Her tweet was met with pushback from more than two dozen Twitter accounts that proclaimed an autistic identity. And there was broader pushback against the report itself, too. Within two months of the Lancet report’s online publication, the Global Autistic Task Force on Autism Research — some two dozen autistic groups from around the world — published an open letter to the commission, criticizing (among other things) the proposed use of the term profound autism, calling it “highly problematic.” Then, in September, Elizabeth Pellicano and her colleagues published a paper titled “A capabilities approach to understanding and supporting autistic adulthood,” writing that although some “have called for the creation of a separate ‘profound’ or ‘severe autism’ diagnostic category for those with the most severe impairments,” the authors felt the label would “potentially exclude” a swath of autistic people from “the concern, dignity and respect offered to others.”
Self-advocates and others lauded Pellicano’s work; her tweet on the paper received more than 1,600 likes. But for Lutz, it feels like every step forward is met with this kind of resistance, and that can be maddening. She is sure the neurodiversity movement is biased in favor of its own “high-functioning” membership, she said, and is willfully ignoring the reality of people such as Jonah and families such as hers. The autistic self-advocates who are dominating the conversations online think they “know what it is to be like Jonah” she told me, “but they don’t, because they were never severe.”
What Lutz is complaining about is called partial representation, a term used to describe a group — political, social, whatever — that purports to speak for the entirety of its members but fails to do so. Lutz co-wrote a 2020 paper on this topic with Matthew McCoy, who teaches medical ethics at the University of Pennsylvania. They defined partial representation as an actor claiming “to represent a particular group of people, but appropriately engages with only a subset in that group.”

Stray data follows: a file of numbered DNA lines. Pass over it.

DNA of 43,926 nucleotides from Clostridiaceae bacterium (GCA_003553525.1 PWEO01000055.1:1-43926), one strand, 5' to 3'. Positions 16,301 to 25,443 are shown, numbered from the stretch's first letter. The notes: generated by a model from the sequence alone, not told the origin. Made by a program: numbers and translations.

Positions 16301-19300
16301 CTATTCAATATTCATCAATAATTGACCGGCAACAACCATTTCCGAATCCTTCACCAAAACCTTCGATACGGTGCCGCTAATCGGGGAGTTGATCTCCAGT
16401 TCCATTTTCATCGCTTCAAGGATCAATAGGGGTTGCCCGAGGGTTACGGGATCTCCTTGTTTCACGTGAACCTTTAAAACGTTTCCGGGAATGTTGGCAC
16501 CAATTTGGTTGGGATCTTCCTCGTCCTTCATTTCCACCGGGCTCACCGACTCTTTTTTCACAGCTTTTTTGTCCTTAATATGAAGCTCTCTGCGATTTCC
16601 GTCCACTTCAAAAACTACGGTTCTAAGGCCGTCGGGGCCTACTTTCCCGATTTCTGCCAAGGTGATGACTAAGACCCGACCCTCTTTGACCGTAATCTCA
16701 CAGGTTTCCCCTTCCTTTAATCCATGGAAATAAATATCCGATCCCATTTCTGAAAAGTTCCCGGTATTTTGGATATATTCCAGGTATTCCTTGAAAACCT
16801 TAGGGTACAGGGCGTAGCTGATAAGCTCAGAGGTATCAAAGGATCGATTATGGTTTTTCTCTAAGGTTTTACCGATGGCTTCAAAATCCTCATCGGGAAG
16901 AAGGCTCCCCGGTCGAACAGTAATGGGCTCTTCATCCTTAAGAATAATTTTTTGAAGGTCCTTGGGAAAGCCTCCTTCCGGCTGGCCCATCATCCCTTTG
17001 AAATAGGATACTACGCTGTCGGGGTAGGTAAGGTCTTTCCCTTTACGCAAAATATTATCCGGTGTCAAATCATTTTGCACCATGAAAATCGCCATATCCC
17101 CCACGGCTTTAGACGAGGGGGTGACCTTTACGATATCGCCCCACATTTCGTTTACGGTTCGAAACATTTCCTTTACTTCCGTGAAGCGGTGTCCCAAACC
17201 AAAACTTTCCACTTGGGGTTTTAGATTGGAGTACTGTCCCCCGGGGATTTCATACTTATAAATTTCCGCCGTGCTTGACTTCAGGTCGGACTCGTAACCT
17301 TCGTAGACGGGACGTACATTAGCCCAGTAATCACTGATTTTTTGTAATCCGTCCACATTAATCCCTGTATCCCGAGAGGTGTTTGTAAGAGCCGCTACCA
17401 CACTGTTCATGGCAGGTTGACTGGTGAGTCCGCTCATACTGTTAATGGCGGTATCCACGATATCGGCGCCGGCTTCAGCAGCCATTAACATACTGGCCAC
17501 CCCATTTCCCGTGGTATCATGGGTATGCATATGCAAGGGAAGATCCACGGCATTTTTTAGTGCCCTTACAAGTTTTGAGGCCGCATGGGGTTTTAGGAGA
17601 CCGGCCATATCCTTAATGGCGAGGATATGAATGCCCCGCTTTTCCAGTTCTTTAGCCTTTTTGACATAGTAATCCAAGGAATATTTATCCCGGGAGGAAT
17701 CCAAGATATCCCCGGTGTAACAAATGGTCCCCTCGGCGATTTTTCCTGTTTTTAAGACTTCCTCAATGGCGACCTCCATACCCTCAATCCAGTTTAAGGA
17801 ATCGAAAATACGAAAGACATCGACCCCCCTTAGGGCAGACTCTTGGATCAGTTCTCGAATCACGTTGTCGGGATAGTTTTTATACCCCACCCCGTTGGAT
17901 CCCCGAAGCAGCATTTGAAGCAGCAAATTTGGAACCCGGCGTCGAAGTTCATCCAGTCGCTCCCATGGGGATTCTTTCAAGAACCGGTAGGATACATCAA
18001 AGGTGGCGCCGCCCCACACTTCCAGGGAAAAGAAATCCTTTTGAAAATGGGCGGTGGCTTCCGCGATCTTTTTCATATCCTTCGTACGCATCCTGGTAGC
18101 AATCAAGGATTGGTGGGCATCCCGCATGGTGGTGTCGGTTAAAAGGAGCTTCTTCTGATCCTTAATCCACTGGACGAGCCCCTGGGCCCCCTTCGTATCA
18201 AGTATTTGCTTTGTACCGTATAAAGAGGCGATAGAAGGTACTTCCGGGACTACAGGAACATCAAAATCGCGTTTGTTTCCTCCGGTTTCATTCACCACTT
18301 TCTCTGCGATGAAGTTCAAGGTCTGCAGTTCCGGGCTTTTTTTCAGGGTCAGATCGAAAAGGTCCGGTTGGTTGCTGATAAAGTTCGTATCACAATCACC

Partial representation might be seen as far back as the birth of the neurodiversity movement. In 1993, at the International Conference on Autism in Toronto, Canada, an autistic man named Jim Sinclair took the stage to deliver a presentation. His speech, titled, “Don’t mourn for us,” is often credited with kicking off today’s self-advocacy movement. Sinclair’s speech began with the statement that “parents often report that learning their child is autistic was the most traumatic thing that ever happened to them,” and he went on to describe the “grief” parents felt as the loss of “the normal child” they hoped for but who “never came into existence.”
Yet a child did come into existence — an autistic one — Sinclair said, and he reminded the audience that that child is “here waiting for you.”
It was a watershed moment, and in the nearly 30 years since that conference, the neurodiversity movement has swelled. But if there is a fly in the ointment of that speech, it is the reality that some autistic people lack even basic verbal communication skills, never mind the gift for prose Sinclair showcased as he addressed a crowd and spoke about “us.”
McCoy said that to avoid partial representation in autism, a group would need to interact with those who are able to articulate their own interests, but also those with the “most profound autism” and “patients and caregivers,” as well as doctors and others. If a group relies solely on “engagement with autistic self-advocates to understand the interests of the broader autistic population,” then it “carries a risk of bias,” the paper states.
The paper also suggests that partial representation has long been a part of the broader autism community. “At least in its early days, Autism Speaks failed to engage appropriately with autistic self-advocates,” the authors wrote, “while ASAN [the Autistic Self Advocacy Network] has failed to engage appropriately with parents raising concerns on behalf of their children.”